TP complexes
 TP (0.125:1)(−) 16.8 ± 1.8209.9 ± 10.695.92 ± 4.37
 TP (0.25:1)(−) 11.4 ± 0.3252.9 ± 26.2103.90 ± 9.85
 TP (0.5:1)(−) 8.7 ± 1.5217.7 ± 19.0101.31 ± 2.40
 TP (1:1)(+) 4.5 ± 0.21697.3 ± 80.7ND
 TP (2:1)(+) 8.1 ± 2.8258.7 ± 8.8ND
PE complexes
 PE (1:160)(+) 37.0 ± 0.6163.5 ± 1.8(+) 31.8 ± 2.1(+) 46.0 ± 1.7(+) 45.5 ± 0.9170.3 ± 4.6218.5 ± 3.2190.7 ± 2.389.03 ± 2.75
TPE complexes
 TPE (0.125:1:160)(+) 39.2 ± 5.0109.2 ± 2.995.08 ± 3.65
 TPE (0.25:1:160)(+) 38.7 ± 0.9151.4 ± 3.192.57 ± 10.13
 TPE (0.5:1:160)(+) 36.1 ± 7.1101.5 ± 0.5(+) 30.6 ± 2.5(+) 35.6 ± 1.9(+) 36.2 ± 3.7135.1 ± 0.9158.7 ± 9.4200.1 ± 8.491.36 ± 5.22
image

Figure 1.  SDS–PAGE of Tat/tyrosinase plasmid (TP) complexes. Lane 1: std. polypeptide; lane 2: Tat (1 μg); and lane 3–7: TP (0.125:1), TP (0.25:1), TP (0.5:1), TP (1:1), and TP (2:1), respectively.

Download figure to PowerPoint

image

Figure 2.  Agarose gel electrophoresis of Tat/tyrosinase plasmid (TP) complexes. Lane 1: DNA ladder 1 kb; lane 2: tyrosinase plasmid 0.25 μg; lane 3–7: TP (0.125:1), TP (0.25:1), TP (0.5:1), TP (1:1), and TP (2:1), respectively, and lane 8–12: TP (0.125:1), TP (0.25:1), TP (0.5:1), TP (1:1), and TP (2:1), respectively, which trypsinized by 0.2 units trypsin.

Download figure to PowerPoint

image

Figure 3.  Agarose gel electrophoresis of tyrosinase plasmid loaded in elastic cationic niosomes (PE) and Tat/tyrosinase plasmid/elastic cationic niosomes (TPE) complexes. Lane 1: DNA ladder 1 kb; lane 2: tyrosinase plasmid 0.25 μg; lane 3: intact PE (1:160); lane 4: PE (1:160) extracted with phenol/chloroform/isoamylalcohol; lane 5: PE (1:160) extracted by phenol/chloroform/isoamylalcohol and trypsinized by 0.2 units trypsin; lane 6–8: intact TPE (0.125:1:160), TPE (0.25:1:160), and TPE (0.5:1:160), respectively; lane 9–11: TPE (0.125:1:160), TPE (0.25:1:160), and TPE (0.5:1:160), respectively, extracted with phenol/chloroform/isoamylalcohol; and lane 12–14: TPE (0.125:1:160), TPE (0.25:1:160), and TPE (0.5:1:160), respectively, extracted by phenol/chloroform/isoamylalcohol and trypsinized by 0.2 units trypsin.

Download figure to PowerPoint

Table 2.   Percentage recovery of the plasmid in Tat/tyrosinase plasmid (TP) complexes, tyrosinase plasmid–loaded elastic cationic niosomes (PE), and Tat/tyrosinase plasmid/elastic cationic niosomes (TPE) complexes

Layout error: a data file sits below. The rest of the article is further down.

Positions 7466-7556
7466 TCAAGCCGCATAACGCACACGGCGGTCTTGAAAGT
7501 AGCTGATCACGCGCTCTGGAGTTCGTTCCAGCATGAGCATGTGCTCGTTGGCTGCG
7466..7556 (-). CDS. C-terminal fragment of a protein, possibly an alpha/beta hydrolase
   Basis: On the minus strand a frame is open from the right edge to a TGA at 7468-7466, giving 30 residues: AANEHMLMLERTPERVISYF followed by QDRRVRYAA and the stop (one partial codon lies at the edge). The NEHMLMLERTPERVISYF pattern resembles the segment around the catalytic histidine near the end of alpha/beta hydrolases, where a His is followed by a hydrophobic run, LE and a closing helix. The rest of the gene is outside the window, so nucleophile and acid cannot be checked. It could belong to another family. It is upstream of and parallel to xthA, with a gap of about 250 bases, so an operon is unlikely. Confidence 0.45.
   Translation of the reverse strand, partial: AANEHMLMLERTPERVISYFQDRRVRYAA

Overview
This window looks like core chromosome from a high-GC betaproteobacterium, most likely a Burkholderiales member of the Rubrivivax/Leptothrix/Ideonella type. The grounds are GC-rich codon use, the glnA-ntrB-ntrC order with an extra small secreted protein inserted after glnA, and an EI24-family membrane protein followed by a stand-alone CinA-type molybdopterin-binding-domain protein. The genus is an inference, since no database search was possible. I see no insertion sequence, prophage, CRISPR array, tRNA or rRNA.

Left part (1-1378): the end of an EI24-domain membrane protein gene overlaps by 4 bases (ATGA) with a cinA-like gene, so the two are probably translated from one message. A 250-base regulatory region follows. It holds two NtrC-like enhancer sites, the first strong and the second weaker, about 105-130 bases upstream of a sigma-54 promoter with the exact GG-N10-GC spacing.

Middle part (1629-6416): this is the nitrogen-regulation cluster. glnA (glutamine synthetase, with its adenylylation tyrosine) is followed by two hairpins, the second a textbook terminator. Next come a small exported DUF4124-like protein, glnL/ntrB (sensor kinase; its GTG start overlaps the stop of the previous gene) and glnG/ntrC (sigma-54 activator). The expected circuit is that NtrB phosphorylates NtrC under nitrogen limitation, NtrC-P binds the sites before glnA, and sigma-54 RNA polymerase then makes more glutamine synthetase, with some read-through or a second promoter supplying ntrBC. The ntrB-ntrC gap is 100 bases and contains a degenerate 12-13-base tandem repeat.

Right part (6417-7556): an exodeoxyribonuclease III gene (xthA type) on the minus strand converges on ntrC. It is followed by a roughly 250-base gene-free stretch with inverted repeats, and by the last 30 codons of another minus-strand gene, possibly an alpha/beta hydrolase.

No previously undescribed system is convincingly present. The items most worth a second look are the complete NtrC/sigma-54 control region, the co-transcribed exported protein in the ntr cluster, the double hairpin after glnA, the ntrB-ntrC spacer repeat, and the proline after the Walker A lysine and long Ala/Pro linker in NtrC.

Sample% Recovery
Tat/tyrosinase plasmid (TP) complexes
 TP (0.125:1)82.44
 TP (0.25:1)85.63
 TP (0.5:1)90.16
Tyrosinase plasmid–loaded elastic cationic niosomes (PE) complexes
 PE (1:160)70.80
Tat/tyrosinase plasmid/elastic cationic niosomes (TPE) complexes
 TPE (0.125:1:160)89.86
 TPE (0.25:1:160)93.89
 TPE (0.5:1:160)96.60
image

Figure 4.  Negative staining TEM images of (A) tyrosinase plasmid–loaded elastic cationic niosomes [PE (1:160)] and (B) Tat/tyrosinase plasmid/elastic cationic niosomes complexes [TPE (0.5:1:160)] at the magnification of ×20 000.

Download figure to PowerPoint

Cytotoxicity

The percentages of cell viability after over 1 h of incubation with samples as determined by SRB assay demonstrated were <90% (data not shown). Thus, the incubation period of 1 h was selected for the cytotoxicity and cell transfection studies. The percentages of cell viability are given in Table 1. The percentages of viability of the cells transfected with TP (0.25:1) and TP (0.5:1) were comparable with the control, which were 103.90 ± 9.85 and 101.31 ± 2.40% respectively. For P, PE, TP, and TPE complexes, slight decrease in cell viability (79.25 ± 5.86–95.92 ± 4.37% of control) was observed.

Tyrosinase gene expression and melanin production

Figure 5 shows the tyrosinase gene expression determined as tyrosinase enzyme activity and melanin production of P, TP, PE, and TPE in the B16F10 cells. The cells transfected with TPE (0.5:1:160) demonstrated the highest enhancement of tyrosinase enzyme activity of 11.82-, 7.67-, 5.07-, and 6.29-folds of control, P, PE, and TP (0.5:1), respectively and melanin production of 13.03-, 8.46-, 5.36-, and 6.58-folds of control, P, PE, and TP (0.5:1), respectively. The enzyme activity and melanin production of the B16F10 cells transfected with P, TP (0.125:1), TP (0.25:1), and TP (0.5:1) were not significantly different from the untreated cells.

image

Figure 5.  Folds of tyrosinase enzyme activity (□) and melanin production (▪) comparing with control of B16F10 cells transfected with various ratios of tyrosinase plasmid (P), Tat/tyrosinase plasmid (TP), tyrosinase plasmid loaded in elastic cationic niosomes (PE), and Tat/tyrosinase plasmid/elastic cationic niosomes (TPE) complexes. The control (untreated cells) was indicated as 1 (*p < 0.05).